It’s 10 AM, and I Have Spaghetti Squash in the Oven.
Pre-lyme, this never would have happened. Post-lyme, it’s the norm.
Chronic Lyme Disease affects people in many different ways. In my case, it shredded my digestive tract.
My life’s mission for the last 5 years has been to heal my digestive tract. I have literally tried everything: pharmaceuticals, supplements, various diets, powders, potions, massage, meditation, colonics (don’t recommend), doctors all over the country.
Of all these, diet therapy is critical. However, as you might guess, eating with shredded intestines is not a lot of fun. Imagine then, the irony that diet therapy is a crucial part of my recovery plan. That’s right, my digestive tract is in shreds, and I am healing it by eating.
Through much trial and error, I have learned my fragile intestines do best when I eat fresh, organic. “clean” food made in my own kitchen. Which means my kitchen in always crankin’. I make nearly 100% of what I eat from scratch, and that takes a lot of planning. Sometimes (like today), I need to prepare elements of the meal earlier in the day if I won’t have time in the afternoon.
After trying numerous diets, I landed on the Paleo Diet, as it’s easiest for me to digest. Happily, it’s also the diet recommended by my doctor for combating Chronic Lyme Disease. A win-win for me and my poor digestive tract.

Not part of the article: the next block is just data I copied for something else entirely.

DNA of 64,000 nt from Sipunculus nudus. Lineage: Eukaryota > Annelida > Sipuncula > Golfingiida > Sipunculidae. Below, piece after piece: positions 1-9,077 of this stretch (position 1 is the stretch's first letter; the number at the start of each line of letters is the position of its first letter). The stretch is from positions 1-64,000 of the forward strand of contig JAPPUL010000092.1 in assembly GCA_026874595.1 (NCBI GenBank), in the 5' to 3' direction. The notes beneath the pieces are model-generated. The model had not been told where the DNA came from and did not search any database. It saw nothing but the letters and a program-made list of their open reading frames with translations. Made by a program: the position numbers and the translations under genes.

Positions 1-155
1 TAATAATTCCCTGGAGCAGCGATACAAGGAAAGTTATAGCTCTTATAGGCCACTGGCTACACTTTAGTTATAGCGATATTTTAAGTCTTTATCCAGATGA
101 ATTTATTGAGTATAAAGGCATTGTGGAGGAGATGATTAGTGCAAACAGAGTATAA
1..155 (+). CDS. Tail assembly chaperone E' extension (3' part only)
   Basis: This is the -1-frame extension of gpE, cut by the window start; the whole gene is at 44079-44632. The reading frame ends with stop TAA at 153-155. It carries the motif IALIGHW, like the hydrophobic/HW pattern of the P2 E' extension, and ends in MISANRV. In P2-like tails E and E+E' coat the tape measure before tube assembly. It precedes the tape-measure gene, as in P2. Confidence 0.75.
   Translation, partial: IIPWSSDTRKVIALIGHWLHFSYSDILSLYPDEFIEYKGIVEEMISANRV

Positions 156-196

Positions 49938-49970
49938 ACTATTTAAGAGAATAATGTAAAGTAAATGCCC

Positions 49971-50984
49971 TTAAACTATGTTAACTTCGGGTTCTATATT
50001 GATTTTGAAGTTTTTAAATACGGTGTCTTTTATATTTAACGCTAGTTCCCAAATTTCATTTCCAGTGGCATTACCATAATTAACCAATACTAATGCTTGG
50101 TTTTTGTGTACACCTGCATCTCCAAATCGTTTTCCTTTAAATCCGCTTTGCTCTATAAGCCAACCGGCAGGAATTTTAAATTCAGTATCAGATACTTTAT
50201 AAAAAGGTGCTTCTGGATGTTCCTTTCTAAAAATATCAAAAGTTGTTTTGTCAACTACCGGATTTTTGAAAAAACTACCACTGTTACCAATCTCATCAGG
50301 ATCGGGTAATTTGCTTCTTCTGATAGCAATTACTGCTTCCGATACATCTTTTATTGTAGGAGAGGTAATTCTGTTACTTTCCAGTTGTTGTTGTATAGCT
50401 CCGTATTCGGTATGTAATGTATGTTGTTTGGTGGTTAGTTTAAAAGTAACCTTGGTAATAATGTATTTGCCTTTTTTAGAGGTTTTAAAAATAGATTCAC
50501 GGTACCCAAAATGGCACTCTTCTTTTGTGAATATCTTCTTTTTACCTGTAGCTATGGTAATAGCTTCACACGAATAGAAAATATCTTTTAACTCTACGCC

A quickie on the Paleo Diet.
Vegetables, well sourced animal protein (grass fed beef, wild fish, free range poultry), nuts, seeds, healthy fats, some fruit.
Gluten, dairy, sugar, processed foods, artificial ingredients, legumes, grains.
Once I got over the shock of what I would not be eating, I started to focus on what I would be eating, and it started to feel manageable. In many ways, the paleo diet is a blessing in my life. It’s fairly easy to follow, it’s family friendly (my family eats paleo dinner every night, and I’m not sure they really know), and it’s relatively easy to maintain when eating out – most restaurants have animal protein and vegetables.
Yes, I’ve given up a lot of foods. But I don’t feel deprived. In fact, I feel grateful. This diet is helping me heal, and the the possibility of regaining my ability to digest normally is much more important to me than anything I’m not putting in my mouth.